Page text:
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Invited Talk
Machine Learning with Human Intelligence: Principled Corner Cutting (PC2)
Xiao-Li Meng

Tue Dec 07 02:00 PM -- 02:50 PM (PST) @ Regency Ballroom

With the ever increasing availability of quantitative information, especially data with complex spatial and/or temporal structures, two closely related fields are undergoing substantial evolution: Machine learning and Statistics. On a grand scale, both have the same goal: separating signal from noise. In terms of methodological choices, however, it is not uncommon to hear machine learners complain about statisticians’ excessive worrying over modeling and inferential principles to a degree of being willing to produce nothing, and to hear statisticians express discomfort with machine learners’ tendency to let ease of practical implementation trump principled justifications, to a point of being willing to deliver anything. To take advantage of the strengths of both fields, we need to train substantially more principled corner cutters. That is, we must train researchers who are at ease in formulating the solution from the soundest principles available, and equally at ease in cutting corners, guided by these principles, to retain as much statistical efficiency as feasible while maintaining algorithmic efficiency under time and resource constraints. This thinking process is demonstrated by applying the self-consistency principle (Efron, 1967; Lee, Li and Meng, 2010) to handling incomplete and/or irregularly spaced data with non-parametric and semi-parametric models, including signal processing via wavelets and sparsity estimation via the LASSO and related penalties.

Author Information

Xiao-Li Meng (Harvard University)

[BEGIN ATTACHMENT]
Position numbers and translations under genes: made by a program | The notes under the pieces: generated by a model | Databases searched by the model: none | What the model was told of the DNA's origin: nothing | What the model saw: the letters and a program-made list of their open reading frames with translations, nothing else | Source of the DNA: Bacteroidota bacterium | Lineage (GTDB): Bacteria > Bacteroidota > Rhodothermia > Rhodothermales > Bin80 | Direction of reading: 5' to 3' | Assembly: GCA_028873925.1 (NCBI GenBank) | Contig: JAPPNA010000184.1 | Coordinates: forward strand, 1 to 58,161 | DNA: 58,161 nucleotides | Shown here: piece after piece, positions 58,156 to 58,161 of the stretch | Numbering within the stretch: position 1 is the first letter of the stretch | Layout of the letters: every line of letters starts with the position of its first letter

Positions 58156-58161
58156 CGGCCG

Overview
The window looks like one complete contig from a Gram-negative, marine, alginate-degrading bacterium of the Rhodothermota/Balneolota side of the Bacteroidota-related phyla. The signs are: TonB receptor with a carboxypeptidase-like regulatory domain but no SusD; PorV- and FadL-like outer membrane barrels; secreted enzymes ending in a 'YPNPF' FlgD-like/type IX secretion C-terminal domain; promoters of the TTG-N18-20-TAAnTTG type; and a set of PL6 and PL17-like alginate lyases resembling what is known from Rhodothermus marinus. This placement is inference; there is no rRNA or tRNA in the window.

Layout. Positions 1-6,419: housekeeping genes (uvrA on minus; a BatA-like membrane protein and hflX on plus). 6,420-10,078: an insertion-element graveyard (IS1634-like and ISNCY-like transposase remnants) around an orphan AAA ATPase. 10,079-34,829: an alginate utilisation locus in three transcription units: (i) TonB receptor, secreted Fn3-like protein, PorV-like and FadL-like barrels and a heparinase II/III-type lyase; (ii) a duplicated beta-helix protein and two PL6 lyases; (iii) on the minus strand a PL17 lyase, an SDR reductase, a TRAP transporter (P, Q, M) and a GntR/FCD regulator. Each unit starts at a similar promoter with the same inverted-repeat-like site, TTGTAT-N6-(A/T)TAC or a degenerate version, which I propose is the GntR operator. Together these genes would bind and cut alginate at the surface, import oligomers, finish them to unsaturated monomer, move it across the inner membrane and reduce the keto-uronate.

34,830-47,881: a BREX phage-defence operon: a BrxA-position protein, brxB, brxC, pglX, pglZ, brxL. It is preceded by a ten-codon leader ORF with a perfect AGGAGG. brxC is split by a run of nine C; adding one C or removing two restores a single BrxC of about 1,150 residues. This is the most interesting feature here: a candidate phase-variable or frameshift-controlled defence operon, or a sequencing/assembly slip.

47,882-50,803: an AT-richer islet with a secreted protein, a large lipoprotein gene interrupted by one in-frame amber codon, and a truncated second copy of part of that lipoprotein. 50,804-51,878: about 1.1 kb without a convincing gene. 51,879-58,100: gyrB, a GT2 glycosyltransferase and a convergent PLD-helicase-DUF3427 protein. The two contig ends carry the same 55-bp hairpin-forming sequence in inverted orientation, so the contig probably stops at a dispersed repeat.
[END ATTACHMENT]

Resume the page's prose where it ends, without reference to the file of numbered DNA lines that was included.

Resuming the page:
Xiao-Li Meng is the Whipple V. N. Jones Professor of Statistics and Chair of the Department of Statistics at Harvard University. He was the recipient of the 2001 COPSS (Committee of Presidents of Statistical Societies) Award for "The outstanding statistician under the age of forty", of the 2003 Distinguished Achievement Award and of the 2008 Distinguished Service Award from the International Chinese Statistics Association, and of the 1997-1998 University of Chicago Faculty Award for Excellence in Graduate Teaching. His degrees include B.S. (Fudan Mathematics, 1982), M.A. (Harvard Statistics, 1987), and Ph.D. (Harvard Statistics, 1990). He has served on editorial boards of The Annals of Statistics, Biometrika, Journal of The American Statistical Association, Bayesian Analysis and Bernoulli, as well as the co-editor of Statistica Sinica. He is an elected fellow of ASA and of IMS. His research interests include: Statistical inference with partially observed data and simulated data; Quantifying statistical information and efficiency; Statistical principles and foundational issues, such as multi-party inferences, the theory of ignorance, and the interplay between Bayesian and frequentist perspectives; Effective deterministic and stochastic algorithms for Bayesian and likelihood computation; Markov chain Monte Carlo; Multi-resolution modelling for signal and image data; Statistical issues in astronomy and astrophysics; Modelling and imputation in health and medical studies; Elegant mathematical statistics.